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November 13, 2008The Kent State football team spent the 11 days after a 45-30 loss at Bowling Green contemplating just where they are headed. It was a long week and a half of soul-searching and readjusting of team goals, but it paid off Wednesday night in a mid-week game against Temple.
The Golden Flashes racked up a season-high 561 yards of offense in a 41-38 victory over the Owls. The win at Dix Stadium was the first for the Flashes over a Football Bowl Subdivision team since defeating Eastern Michigan, 14-6, on Nov. 17, 2006. The offensive production was the most since Nov. 23, 2004 at Central Michigan.
"I couldn't be more proud of our football team. That was exactly what we needed. It was a great team win," said Kent State head coach Doug Martin. "Our defense struggled at times but at the end of the game they made plays and they got stops and secured the win for us. Offensively we went up against one of the top two defenses in the Mid-American Conference and handled them. That's what, offensively, we should be able to do."
Kent State entered the 2008 season hoping to compete for the Mid-American Conference East Division title, but after giving away games to Akron and Ohio, the Golden Flashes are now hoping to finish second in the East for the second time in three seasons.
Martin hopes his team will continue to play with the heart and fire he saw on Wednesday.
"That was an example of how you need to play if you're going to win championships; if you're going to win football games, and we finally did it and our guys got to experience doing it and it was a huge step for this program," he said. "There couldn't be a better way for us to win a game. We needed to learn to win close games. We needed to learn how to handle adversity and our kids kept coming back and they played their hearts out."
Is a win still a win if nobody is there to see it?
You know the old saying, "If a tree falls in the forest and nobody is around to hear it, does it make a noise?" The same could be asked about the Flashes thrilling victory Wednesday night at Dix Stadium.
With just 6,866 fans on hand, Dix Stadium looked more like it was hosting a high school junior varsity game than a game between two Division I college programs. But those fans were treated to a fireworks display for four quarters-and at halftime.
Martin hopes to see more fans in the stands on Tuesday when the Golden Flashes wrap up their home season with yet another mid-week game, this time against Northern Illinois.
"I really hope that people around here will take (the win) as a sign they need to get here next week and watch particularly (Edelman) play his last game in Dix Stadium because I'm going to promise you he and the seniors are worth the price of admission, especially this guy right here," said Martin motioning to his senior quarterback. "This will be his last home game here and we'd really love to have those people here because we're going to play another great team then and we can get us another win in that one and we look forward to it. I'm really just proud of these guys."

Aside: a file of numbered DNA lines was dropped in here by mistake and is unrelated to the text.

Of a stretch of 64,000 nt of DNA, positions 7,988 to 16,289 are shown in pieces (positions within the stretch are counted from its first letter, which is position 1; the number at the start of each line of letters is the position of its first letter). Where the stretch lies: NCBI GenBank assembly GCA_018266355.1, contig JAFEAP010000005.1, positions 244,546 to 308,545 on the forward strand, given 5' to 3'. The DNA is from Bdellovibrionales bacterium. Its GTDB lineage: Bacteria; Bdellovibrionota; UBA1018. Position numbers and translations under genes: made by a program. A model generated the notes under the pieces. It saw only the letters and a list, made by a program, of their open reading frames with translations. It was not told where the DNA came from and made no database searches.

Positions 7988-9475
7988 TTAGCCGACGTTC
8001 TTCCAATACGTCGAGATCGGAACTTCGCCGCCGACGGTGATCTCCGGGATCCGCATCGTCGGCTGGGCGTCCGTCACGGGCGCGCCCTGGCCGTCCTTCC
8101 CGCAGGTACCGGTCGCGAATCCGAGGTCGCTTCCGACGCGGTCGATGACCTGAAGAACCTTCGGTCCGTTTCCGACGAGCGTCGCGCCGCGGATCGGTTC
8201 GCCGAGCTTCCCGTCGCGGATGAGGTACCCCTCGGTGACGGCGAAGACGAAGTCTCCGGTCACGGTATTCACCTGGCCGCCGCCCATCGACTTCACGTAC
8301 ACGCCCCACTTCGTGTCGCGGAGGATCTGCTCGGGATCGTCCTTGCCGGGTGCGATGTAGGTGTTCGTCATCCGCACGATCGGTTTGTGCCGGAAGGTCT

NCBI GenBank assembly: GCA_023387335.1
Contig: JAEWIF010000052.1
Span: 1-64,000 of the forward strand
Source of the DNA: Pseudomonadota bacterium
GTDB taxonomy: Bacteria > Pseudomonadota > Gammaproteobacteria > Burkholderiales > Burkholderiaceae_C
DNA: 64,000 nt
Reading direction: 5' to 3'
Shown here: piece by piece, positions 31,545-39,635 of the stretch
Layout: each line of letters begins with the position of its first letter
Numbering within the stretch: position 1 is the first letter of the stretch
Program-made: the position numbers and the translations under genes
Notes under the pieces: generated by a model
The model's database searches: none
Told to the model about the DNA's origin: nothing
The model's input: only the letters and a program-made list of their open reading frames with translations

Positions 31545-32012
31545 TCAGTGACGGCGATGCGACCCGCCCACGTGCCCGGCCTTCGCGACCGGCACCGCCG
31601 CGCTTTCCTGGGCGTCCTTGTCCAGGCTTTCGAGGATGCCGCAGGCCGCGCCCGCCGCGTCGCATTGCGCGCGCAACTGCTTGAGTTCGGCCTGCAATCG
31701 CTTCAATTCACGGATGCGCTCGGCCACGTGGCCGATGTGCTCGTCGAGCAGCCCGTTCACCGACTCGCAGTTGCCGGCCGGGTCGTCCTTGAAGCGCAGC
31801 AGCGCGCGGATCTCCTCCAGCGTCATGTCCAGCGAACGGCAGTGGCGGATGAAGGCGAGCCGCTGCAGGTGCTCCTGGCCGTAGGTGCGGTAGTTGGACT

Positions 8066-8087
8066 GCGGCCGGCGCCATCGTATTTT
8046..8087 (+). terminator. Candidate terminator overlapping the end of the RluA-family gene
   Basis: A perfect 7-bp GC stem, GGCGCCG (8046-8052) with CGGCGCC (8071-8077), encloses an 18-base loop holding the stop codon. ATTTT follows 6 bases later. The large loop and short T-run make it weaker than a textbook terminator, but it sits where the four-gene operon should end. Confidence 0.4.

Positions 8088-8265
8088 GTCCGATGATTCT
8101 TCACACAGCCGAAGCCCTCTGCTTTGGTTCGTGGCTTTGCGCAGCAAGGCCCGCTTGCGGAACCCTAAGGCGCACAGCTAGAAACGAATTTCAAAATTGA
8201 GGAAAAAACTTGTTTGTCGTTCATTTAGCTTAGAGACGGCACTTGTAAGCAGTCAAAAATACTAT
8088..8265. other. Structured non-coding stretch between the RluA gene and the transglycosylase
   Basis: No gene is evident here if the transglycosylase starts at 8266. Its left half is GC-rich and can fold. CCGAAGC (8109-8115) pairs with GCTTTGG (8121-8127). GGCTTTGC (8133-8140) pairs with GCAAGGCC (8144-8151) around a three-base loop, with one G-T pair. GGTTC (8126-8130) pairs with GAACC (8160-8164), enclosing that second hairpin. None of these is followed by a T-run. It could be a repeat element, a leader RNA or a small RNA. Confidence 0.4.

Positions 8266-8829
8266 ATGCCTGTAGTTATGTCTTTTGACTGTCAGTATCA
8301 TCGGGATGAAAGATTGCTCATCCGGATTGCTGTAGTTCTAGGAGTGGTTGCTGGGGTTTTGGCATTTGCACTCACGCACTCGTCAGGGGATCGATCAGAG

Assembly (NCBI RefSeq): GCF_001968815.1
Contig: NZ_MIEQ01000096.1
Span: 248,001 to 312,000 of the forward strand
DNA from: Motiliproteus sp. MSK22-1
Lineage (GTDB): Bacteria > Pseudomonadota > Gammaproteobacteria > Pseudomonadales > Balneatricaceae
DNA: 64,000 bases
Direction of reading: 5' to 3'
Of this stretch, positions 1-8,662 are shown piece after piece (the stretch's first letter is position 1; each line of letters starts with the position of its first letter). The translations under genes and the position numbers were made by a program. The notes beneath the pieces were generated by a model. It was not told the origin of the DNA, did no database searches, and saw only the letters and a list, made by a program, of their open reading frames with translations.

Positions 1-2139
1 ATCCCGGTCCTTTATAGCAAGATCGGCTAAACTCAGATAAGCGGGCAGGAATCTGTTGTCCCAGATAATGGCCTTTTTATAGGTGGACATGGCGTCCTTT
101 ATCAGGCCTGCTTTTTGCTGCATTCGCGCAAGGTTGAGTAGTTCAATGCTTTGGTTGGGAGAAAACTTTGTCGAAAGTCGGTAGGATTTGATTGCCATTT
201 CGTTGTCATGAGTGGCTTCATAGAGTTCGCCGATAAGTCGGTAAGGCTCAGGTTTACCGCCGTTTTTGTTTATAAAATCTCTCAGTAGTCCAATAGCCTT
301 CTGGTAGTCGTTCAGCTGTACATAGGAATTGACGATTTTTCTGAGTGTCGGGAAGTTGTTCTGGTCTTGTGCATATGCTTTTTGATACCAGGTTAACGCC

Anyone that questioned the heart of the Kent State football team following a 45-30 loss to Bowling Green on Nov. 1 needs to review the play of senior offensive lineman Augustus Parrish and senior linebacker Cedrick Maxwell during the Golden Flashes 41-38 victory over Temple Wednesday night at Dix Stadium.
Parrish, a 6-foot-5, 305-pound tackle, suffered a calf injury on the Flashes first series of the game, yet he stayed in the game and helped the offense rush for a season-high 329 yards.
"He really played with a lot of heart," Martin said. "He hurt his leg early in the game, had a calf strain or something that really did hamper him. One of the last sacks he gave up was because of that, but he played his heart out."
After the game, Parrish said he couldn't put weight on his injured right leg, but that didn't stop him from protecting his quarterback or paving the way for quarterback Julian Edelman and running back Eugene Jarvis, who rushed for a season-high 185 yards.
Maxwell, who missed two games after breaking a bone in his leg at Ball State, picked up a game ball after his performance under the lights against Temple. Maxwell posted just three tackles, but he was involved in shutting down Temple's rushing attack and inspired his teammates.
"You talk about playing with some heart, he's playing with a broken leg. His leg's not healed," Martin said. "He limped around out there tonight, but he made plays and he gave everything he's got for the school, so he was outstanding."
Not this time
Back on Oct. 4, Kent State jumped out to a 21-10 first half lead over Akron. The Zips rallied in the second half and pulled out a 30-27 overtime victory in that game.
Wednesday night the Flashes again got off to a fast start as Edelman scored two touchdowns and Jarvis added another to give KSU a 21-3 second quarter lead. But, a turnover and a defensive breakdown on third-and-30 allowed the Owls to cut the lead to 21-17 at the break.
This time, Kent State responded to the adversity.
The Owls returned the opening kickoff for a touchdown and a 24-21 lead, but the teams traded scores until Nate Reed hit the second of two field goals and the Flashes defense stood tall to preserve the victory.
"I think it's just the resolve of our players," Martin said. "We're developing a mentality that we're just going to attack people. We're not going to worry about the last play or the next play or anything else; it's just staying in the present."
Instead of hanging their heads at what looked like another Kent State breakdown, the Golden Flashes responded scoring on four of their eight second half possessions (they took a knee on their final drive).